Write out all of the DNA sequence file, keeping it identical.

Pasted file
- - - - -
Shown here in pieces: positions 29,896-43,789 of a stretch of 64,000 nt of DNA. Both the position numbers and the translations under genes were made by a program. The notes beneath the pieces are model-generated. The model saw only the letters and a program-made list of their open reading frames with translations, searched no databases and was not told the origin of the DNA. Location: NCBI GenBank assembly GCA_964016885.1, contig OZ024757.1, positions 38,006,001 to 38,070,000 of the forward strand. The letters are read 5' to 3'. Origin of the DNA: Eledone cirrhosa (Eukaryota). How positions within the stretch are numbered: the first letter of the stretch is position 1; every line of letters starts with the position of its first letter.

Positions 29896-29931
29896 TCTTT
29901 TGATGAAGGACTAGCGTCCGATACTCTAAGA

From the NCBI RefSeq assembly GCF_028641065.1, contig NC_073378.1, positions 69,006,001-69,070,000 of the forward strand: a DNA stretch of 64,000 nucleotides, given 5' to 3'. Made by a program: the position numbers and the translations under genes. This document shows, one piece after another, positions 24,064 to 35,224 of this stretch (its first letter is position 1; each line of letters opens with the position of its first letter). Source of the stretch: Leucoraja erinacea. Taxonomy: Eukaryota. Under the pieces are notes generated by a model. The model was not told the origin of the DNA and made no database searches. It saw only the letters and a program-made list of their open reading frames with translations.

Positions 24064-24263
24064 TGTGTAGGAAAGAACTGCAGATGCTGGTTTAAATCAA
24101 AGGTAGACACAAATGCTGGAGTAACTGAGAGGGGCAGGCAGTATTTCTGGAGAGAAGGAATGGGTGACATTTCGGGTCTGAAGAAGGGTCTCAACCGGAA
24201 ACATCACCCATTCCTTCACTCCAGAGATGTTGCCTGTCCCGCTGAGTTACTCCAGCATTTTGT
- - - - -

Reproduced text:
Shown here in pieces: positions 29,896-43,789 of a stretch of 64,000 nt of DNA. Both the position numbers and the translations under genes were made by a program. The notes beneath the pieces are model-generated. The model saw only the letters and a program-made list of their open reading frames with translations, searched no databases and was not told the origin of the DNA. Location: NCBI GenBank assembly GCA_964016885.1, contig OZ024757.1, positions 38,006,001 to 38,070,000 of the forward strand. The letters are read 5' to 3'. Origin of the DNA: Eledone cirrhosa (Eukaryota). How positions within the stretch are numbered: the first letter of the stretch is position 1; every line of letters starts with the position of its first letter.

Positions 29896-29931
29896 TCTTT
29901 TGATGAAGGACTAGCGTCCGATACTCTAAGA

From the NCBI RefSeq assembly GCF_028641065.1, contig NC_073378.1, positions 69,006,001-69,070,000 of the forward strand: a DNA stretch of 64,000 nucleotides, given 5' to 3'. Made by a program: the position numbers and the translations under genes. This document shows, one piece after another, positions 24,064 to 35,224 of this stretch (its first letter is position 1; each line of letters opens with the position of its first letter). Source of the stretch: Leucoraja erinacea. Taxonomy: Eukaryota. Under the pieces are notes generated by a model. The model was not told the origin of the DNA and made no database searches. It saw only the letters and a program-made list of their open reading frames with translations.

Positions 24064-24263
24064 TGTGTAGGAAAGAACTGCAGATGCTGGTTTAAATCAA
24101 AGGTAGACACAAATGCTGGAGTAACTGAGAGGGGCAGGCAGTATTTCTGGAGAGAAGGAATGGGTGACATTTCGGGTCTGAAGAAGGGTCTCAACCGGAA
24201 ACATCACCCATTCCTTCACTCCAGAGATGTTGCCTGTCCCGCTGAGTTACTCCAGCATTTTGT